Twenty million Brits were still watching at midnight as Danny Boyle’s brilliantly-original Olympic Opening Ceremony moved towards its climax.
Any TV boss will tell you that programmes in that graveyard slot (remember The Epilogue) usually play to insomniacs, two men and a dog.
So the astonishing TV rating is proof, if it were needed, that Britain has fallen instantly in love with this Olympics.
Boyle’s spectacular curtain-raiser was slick, cool, funny, touching, emotional and inspiring.
And it did make you proud to be British.
You can just imagine him ringing the Queen and saying: ‘Your Majesty, I’ve got this idea about you and James Bond...’.
Olympic fever has half the nation glued to sports which barely get a mention at any other time – swimming, gymnastics, equestrian, rowing, and, even, beach volleyball.
Social lives are being organised around backstroke finals, hockey matches and the exploits of the coxless four at Eton Dorney.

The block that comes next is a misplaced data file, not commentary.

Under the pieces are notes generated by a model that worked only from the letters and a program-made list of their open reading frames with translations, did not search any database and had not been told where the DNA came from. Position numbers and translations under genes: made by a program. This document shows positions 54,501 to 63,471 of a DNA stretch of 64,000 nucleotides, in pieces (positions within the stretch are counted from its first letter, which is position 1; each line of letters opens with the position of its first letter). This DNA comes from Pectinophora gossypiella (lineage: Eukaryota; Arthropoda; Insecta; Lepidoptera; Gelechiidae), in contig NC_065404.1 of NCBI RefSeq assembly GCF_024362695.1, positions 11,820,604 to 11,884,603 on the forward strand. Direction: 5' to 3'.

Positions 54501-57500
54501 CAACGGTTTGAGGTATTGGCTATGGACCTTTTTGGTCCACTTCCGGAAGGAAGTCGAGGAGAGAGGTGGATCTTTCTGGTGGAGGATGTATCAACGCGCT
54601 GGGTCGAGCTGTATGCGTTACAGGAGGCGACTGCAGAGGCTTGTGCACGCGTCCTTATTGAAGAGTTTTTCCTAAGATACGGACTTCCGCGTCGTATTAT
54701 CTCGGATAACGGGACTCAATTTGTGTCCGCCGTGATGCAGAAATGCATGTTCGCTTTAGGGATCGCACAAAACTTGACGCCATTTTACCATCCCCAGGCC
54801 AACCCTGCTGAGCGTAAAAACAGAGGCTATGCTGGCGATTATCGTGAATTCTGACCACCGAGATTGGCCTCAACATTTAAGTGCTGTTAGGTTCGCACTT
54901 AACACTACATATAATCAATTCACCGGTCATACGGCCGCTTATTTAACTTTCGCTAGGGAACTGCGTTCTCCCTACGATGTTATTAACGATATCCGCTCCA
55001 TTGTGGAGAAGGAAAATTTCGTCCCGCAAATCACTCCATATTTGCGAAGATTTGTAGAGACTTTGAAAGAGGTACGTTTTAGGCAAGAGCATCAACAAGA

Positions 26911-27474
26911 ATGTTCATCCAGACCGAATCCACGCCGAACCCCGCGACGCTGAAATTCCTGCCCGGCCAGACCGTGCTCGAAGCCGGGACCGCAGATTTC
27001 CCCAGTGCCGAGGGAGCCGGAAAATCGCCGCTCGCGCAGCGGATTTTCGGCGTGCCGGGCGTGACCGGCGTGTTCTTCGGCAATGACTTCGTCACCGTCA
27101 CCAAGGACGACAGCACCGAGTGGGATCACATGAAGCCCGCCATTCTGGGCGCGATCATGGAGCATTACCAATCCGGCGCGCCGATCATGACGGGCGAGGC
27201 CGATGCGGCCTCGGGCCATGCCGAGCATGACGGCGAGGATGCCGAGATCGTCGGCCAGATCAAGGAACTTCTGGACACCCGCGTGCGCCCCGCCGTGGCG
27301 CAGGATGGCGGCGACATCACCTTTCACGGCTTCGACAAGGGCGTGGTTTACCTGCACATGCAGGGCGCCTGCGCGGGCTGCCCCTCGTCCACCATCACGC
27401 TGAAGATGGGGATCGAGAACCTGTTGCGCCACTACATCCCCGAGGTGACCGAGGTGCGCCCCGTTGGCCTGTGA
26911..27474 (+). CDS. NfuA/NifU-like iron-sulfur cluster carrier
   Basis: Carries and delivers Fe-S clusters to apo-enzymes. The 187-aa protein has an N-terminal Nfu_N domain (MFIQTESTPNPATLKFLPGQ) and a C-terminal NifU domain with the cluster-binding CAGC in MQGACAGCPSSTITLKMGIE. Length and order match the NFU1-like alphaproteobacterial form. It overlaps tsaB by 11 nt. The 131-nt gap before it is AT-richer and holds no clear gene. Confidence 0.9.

Robin van Persie and John Terry have been knocked off the back pages by Lizzie Armitstead, Ryan Lochte and Dai Greene.
Passion for the sporting party was evident again when I joined the hundreds of thousands lining the streets of London and Surrey for the cycling road races.
Most of the spectators would not have known Mark Cavendish if he walked in to their living room, but they were lined up four deep on the grass verges.
They knew nothing of the tactics or how the race was developing.
But this was a happening. A chance to be in on a slice of sporting history. A free ticket for the Olympics.
These are the people who should be filling the worrying number of empty seats at some venues.
Explanations about these being originally allocated to the ‘Olympic family’ don’t really wash.
The London organisers should have ensured that each and every person who applied for a ticket got at least one.
It is not too late to re-sell some or offer some pay-at-the gate entries.
The Olympics belong to the people of this country and the empty seats are a scandal when so many ticket applicants were left desperately empty-handed.
It is why the Games so far scores nine and not 10 out of 10.